Publication: The symposium papers are published so that the exchange of ideas can be shared beyond those who are able to attend the symposium. An important part of the proposal is a commitment, to the extent possible (the commitment may have to be contingent) from a law review at the host school to publish the papers as a symposium issue. The law review can be either the primary journal or a secondary journal at the school. The Legal Education Committee is aware of the difficulty of getting a journal board to commit to publishing papers in an issue that will be managed by another board and is open to whatever strategies may work.
Guidelines for the Symposium
The Legal Education Committee has developed guidelines for the symposia, and
the host faculty should plan to follow these guidelines, with discretion with respect to details. Guidelines with pointers on various aspects of the symposia are available, but the key things the host should know before submitting a proposal are the following:
Papers. After the host is selected, the faculty member will prepare a Call for Papers. The organizer may want to secure commitments for papers from a few people first, and the call
for papers need not be for all papers, but the call for papers should be used to fill the majority of spots for presenters. The Legal Education Committee can assist in circulating the call for papers, to help make the process as wide a call as possible.
The Symposium Subcommittee, consisting of two or three members of the Legal Education Committee and the symposium organizer, will choose the presenters based, in general, on the following criteria:
Connection to the theme
Interesting, innovative research
Importance of research
Junior scholars/senior scholars/a mix
In addition to the papers, the Symposium Subcommittee should select a luncheon speaker and commentators. These people may, but need not, come from the group that submitted paper proposals. Depending on the theme and the topics of the papers, it may be appropriate to ask one or two practitioners to be commentators or the luncheon speaker.
Budget. The budget for past symposia has provided the speakers and commentators with travel (ground transportation to and from airports, air travel or mileage for driving, and hotel for one or two nights, as needed by the speaker). Speakers have been invited to a dinner Thursday evening and on Friday breakfast and lunch are provided to all attendees. Speakers have not been reimbursed for other expenses, such as meals en route to the symposium. There are some additional costs for publicity and materials (ACTEC helps with production and distribution of publicity).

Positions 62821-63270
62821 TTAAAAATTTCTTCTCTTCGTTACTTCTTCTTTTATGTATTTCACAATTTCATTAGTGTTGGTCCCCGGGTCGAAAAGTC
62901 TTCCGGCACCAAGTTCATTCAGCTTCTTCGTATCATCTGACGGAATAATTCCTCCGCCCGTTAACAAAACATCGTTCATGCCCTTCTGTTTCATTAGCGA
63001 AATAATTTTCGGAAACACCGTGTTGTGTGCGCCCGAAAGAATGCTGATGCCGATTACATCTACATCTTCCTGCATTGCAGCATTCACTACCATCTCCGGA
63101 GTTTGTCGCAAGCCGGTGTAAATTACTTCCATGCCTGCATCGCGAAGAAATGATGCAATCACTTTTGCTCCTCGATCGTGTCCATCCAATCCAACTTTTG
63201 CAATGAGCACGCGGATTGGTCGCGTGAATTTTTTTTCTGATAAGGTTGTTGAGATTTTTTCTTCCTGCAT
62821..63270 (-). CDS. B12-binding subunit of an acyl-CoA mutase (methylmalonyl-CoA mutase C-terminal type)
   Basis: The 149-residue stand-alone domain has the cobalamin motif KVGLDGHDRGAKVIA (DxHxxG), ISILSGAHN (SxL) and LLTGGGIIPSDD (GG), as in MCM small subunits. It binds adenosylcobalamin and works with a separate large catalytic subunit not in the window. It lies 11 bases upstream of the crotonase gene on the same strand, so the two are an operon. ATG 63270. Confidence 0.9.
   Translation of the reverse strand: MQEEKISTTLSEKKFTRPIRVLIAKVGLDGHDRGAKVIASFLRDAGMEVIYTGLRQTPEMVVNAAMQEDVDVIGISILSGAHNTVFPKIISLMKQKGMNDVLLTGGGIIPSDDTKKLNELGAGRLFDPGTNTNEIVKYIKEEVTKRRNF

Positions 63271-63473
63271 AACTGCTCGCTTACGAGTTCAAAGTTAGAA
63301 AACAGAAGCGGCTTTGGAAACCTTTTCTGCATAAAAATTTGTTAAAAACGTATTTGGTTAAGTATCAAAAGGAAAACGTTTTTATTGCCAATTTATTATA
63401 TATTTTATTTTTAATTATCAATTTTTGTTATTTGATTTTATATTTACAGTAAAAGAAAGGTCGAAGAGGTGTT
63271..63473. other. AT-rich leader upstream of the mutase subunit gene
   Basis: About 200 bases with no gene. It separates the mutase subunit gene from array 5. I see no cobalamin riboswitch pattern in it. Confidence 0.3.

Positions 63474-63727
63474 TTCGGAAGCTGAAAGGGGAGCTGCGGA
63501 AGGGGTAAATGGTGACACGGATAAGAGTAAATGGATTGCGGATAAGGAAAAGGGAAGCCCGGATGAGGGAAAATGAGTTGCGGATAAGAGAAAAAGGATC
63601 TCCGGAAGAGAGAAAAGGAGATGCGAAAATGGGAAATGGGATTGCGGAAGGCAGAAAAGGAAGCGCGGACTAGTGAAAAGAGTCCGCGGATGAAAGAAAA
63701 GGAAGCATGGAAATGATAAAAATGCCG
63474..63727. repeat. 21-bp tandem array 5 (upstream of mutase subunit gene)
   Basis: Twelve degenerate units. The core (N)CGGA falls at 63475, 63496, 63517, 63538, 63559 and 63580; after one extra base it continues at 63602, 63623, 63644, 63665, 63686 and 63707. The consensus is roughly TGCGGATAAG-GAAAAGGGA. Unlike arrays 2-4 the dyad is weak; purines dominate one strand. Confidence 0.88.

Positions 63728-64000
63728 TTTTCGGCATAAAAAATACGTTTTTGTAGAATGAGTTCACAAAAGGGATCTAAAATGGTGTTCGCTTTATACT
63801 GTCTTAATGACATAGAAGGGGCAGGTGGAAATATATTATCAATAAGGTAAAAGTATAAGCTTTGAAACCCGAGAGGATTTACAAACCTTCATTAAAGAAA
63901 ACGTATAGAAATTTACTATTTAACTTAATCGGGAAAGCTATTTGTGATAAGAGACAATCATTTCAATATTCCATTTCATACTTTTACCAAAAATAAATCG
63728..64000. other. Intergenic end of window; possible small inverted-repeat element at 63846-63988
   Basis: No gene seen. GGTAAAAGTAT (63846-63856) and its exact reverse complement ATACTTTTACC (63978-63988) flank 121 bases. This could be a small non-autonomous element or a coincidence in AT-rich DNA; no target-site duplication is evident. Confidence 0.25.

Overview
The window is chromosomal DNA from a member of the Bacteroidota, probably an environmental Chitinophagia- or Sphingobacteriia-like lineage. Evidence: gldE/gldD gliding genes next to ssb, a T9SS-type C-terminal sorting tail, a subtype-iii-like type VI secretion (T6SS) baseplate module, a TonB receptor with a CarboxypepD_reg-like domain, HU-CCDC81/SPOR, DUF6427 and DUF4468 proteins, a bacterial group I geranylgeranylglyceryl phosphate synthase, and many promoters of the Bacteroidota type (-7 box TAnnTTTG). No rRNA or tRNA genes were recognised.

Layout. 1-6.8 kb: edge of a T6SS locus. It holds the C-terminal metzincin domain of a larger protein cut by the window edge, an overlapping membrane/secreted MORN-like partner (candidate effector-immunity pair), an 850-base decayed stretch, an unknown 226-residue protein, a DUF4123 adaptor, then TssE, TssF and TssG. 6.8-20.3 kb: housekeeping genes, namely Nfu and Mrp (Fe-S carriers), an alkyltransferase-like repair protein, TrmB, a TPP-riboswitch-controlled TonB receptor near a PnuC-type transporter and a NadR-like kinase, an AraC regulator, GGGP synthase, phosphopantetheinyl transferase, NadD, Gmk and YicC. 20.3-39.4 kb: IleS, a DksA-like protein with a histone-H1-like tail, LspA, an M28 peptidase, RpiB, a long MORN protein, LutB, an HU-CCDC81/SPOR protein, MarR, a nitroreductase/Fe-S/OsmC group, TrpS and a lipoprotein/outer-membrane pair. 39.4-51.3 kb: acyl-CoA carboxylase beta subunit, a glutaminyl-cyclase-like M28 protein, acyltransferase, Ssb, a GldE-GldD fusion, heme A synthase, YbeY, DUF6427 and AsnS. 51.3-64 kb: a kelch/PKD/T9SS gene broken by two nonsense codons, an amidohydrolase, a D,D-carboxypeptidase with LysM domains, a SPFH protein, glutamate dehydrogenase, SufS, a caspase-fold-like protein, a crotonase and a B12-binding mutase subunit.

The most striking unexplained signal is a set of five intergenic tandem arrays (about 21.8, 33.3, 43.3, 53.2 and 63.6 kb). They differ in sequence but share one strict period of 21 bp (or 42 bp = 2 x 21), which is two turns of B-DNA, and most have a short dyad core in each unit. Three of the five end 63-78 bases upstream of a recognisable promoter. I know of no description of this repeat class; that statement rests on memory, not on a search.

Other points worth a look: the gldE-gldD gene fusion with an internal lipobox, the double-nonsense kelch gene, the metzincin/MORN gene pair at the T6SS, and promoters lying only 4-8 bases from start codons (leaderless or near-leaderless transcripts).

The Foundation will transfer $20,000 to the host school, and the host school will be responsible for managing the grant and paying expenses for the symposium. The host will file a report with the Foundation after the symposium. In the past, the grant has been sufficient to cover all expenses. It may be helpful to seek sponsorship for the luncheon.
Friday, February 21, 2014
The National Consumer Voice for Quality Long-Term Care has announced a March 5, 2014 free webinar on Tips and Tools for Preventing and Responding to Financial Exploitation in Long-Term Care Facilities. Here is the description of the webinar:
Join us to discuss financial exploitation in long-term care facilities and learn how to prevent and respond to allegations of financial abuse. Naomi Karp, Policy Advisor, Consumer Fraud Protection Bureau (CFPB) Office of Older Americans, will explain CFPB’s role in financial protection and education of older adults and share new resources attendees can use with consumers to increase financial literacy and prevent financial exploitation. Ann-Maria Beard, Deputy Director, Office of Supplemental Security Income and Representative Payment Policy of the Social Security Administration will discuss the Representative Payee Program, specifically the responsibilities and oversight of representative payees and how attendees can support the rights of Social Security and Supplemental Security Income (SSI) beneficiaries and report suspicion of misuse of benefits by a representative payee. Additionally, attendees will have the opportunity to discuss case scenarios and learn about new consumer facts sheets regarding the prevention, detection and reporting of financial exploitation in nursing home and assisted living facilities produced by the National Consumer Voice for Quality Long-Term Care (Consumer Voice) for the National Center on Elder Abuse (NCEA).